Actor Maximilian Schell has died aged 83
Austrian actor Maximilian Schell, who won the best actor Oscar in the early 1960s for his role in the drama Judgment at Nuremberg, has died at the age of 83.
Maximilian’s agent Patricia Baumbauer said that he died overnight on Saturday at a hospital in Innsbruck following a “sudden and serious illness”, according to the Austria Press Agency.
The star, who was born in Vienna, won his Oscar in 1961 and later was honored with further Oscar nominations – in the best actor category for The Man in the Glass Booth in 1975, and for best supporting actor in Julia in 1977.
Born to a Swiss writer and an Austrian actress, he was the younger brother of Maria Schell, an icon of the German-speaking film world, who died in 2005.
Maximilian was raised in Switzerland after his family fled Germany’s annexation of his homeland.
He followed in the footsteps of his older sister Maria and Brother Carl, making his stage debut in 1952. He then appeared in a number of German films before relocating to Hollywood in 1958.
By then, Maria Schell was already an international film star, winning the best actress award at the 1954
Cannes Film Festival for her performance in The Last Bridge.
Maximilian made his Hollywood debut in Edward Dmytryk’s The Young Lions, a Second World War drama starring Marlon Brando, Montgomery Clift and Dean Martin.
He later worked as a producer, starting with an adaptation of Franz Kafka’s The Castle, and as a director.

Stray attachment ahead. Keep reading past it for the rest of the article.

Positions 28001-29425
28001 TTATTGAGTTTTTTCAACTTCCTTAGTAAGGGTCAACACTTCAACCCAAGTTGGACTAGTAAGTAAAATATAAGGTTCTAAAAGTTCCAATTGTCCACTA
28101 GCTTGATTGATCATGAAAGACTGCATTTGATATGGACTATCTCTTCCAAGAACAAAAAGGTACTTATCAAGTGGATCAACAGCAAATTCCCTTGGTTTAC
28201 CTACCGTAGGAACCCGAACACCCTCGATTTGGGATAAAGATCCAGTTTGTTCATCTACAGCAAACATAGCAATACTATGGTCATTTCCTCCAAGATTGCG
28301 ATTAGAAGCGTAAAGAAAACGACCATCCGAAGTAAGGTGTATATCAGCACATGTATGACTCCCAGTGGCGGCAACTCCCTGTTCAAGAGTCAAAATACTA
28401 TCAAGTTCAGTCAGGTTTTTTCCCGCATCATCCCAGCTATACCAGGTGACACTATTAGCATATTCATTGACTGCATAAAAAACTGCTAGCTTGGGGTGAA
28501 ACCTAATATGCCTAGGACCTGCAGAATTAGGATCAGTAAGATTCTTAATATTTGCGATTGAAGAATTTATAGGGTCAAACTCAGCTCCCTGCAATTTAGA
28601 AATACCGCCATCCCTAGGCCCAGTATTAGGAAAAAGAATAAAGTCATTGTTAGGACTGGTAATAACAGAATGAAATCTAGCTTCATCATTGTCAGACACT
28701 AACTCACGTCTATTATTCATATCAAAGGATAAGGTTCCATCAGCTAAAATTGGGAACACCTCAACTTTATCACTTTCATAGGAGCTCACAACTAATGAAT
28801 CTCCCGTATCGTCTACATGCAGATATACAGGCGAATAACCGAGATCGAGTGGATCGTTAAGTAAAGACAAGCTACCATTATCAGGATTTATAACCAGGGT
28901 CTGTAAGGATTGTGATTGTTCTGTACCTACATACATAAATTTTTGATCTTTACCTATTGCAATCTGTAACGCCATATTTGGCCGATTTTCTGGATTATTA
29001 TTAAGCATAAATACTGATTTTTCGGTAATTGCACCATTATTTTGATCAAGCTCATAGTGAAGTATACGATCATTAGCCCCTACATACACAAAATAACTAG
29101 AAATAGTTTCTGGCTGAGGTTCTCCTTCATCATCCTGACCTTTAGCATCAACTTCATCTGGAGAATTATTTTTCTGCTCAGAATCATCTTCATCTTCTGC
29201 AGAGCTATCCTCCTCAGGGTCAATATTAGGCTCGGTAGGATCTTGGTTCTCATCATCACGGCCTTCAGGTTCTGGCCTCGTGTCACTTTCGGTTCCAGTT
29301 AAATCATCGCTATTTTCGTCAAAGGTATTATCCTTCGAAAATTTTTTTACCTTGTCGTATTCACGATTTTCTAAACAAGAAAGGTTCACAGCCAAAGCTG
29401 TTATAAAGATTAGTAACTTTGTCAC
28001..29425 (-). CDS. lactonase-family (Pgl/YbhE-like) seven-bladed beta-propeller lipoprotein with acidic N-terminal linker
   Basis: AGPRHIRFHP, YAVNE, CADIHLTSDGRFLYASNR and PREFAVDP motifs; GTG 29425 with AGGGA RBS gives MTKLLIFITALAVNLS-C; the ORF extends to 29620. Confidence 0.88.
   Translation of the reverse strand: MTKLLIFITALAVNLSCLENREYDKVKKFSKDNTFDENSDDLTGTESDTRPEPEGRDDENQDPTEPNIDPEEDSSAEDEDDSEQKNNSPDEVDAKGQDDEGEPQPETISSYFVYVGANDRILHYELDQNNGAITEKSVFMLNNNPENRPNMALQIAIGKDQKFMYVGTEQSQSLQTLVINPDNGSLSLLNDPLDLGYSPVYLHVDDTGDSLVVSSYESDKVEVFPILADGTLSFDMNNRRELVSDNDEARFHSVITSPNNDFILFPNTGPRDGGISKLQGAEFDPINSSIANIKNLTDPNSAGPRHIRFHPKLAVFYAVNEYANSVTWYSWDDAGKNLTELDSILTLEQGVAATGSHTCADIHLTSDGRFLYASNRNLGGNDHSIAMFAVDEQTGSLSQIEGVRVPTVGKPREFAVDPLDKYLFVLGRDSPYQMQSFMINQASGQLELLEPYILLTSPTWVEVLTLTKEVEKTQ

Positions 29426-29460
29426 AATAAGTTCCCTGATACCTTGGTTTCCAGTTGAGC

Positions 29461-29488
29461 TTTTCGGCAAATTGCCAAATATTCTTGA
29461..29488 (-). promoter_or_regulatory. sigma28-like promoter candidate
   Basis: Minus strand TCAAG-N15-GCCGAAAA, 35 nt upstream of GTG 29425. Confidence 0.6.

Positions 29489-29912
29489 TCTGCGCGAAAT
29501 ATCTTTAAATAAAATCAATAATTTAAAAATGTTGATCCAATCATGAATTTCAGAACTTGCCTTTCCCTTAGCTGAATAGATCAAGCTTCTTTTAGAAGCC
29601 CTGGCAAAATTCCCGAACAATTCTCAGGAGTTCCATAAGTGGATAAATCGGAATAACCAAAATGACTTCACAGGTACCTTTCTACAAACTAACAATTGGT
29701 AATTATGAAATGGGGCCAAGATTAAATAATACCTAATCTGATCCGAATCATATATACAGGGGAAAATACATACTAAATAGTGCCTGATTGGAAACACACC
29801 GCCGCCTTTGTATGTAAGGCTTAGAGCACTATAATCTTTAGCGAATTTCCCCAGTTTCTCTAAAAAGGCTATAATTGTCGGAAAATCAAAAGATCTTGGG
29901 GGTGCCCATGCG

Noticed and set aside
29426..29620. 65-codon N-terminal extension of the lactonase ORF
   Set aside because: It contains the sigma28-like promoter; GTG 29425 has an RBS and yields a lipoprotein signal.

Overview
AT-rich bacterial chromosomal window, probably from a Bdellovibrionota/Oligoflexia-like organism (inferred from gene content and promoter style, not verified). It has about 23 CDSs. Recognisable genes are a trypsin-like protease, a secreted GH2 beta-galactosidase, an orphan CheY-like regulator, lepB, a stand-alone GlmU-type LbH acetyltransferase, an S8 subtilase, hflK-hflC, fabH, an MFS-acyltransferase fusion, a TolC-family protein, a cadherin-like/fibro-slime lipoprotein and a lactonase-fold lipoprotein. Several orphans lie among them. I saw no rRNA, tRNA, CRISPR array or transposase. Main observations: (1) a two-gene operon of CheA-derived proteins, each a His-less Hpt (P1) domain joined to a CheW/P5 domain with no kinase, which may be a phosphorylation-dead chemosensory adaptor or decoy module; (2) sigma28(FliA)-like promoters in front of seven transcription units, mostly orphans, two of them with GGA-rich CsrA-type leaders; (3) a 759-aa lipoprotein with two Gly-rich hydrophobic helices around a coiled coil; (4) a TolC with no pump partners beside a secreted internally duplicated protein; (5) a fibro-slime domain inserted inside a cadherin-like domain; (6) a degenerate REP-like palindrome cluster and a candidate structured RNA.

First Love, adapted from the Igor Turgenev novella – which Maximilian wrote, produced, directed and starred in – was nominated for an Oscar in the best foreign film category in 1970. The Pedestrian, another movie under his direction and production, received the same nomination three years later.
Perhaps his most significant film as a director was his 1984 documentary on Marlene Dietrich, Marlene, which was nominated for a best documentary Oscar. Marlene allowed herself to be recorded but refused to be filmed, bringing out the most in Maxmilian’s talent to penetrate images and uncover reality.
He was also a highly successful concert pianist and conductor, performing with such luminaries as Claudio Abbado and Leonard Bernstein, and with orchestras in Berlin and Vienna.
In the 1990s, Maximilian made appearances in films including The Freshman, Telling Lies in America and Deep Impact. In 1992, he received a Golden Globe for his supporting role as Lenin alongside Robert Duvall in the HBO miniseries Stalin.
In a documentary entitled My Sister Maria, he portrayed his loving relationship with his sister, who died in 2005.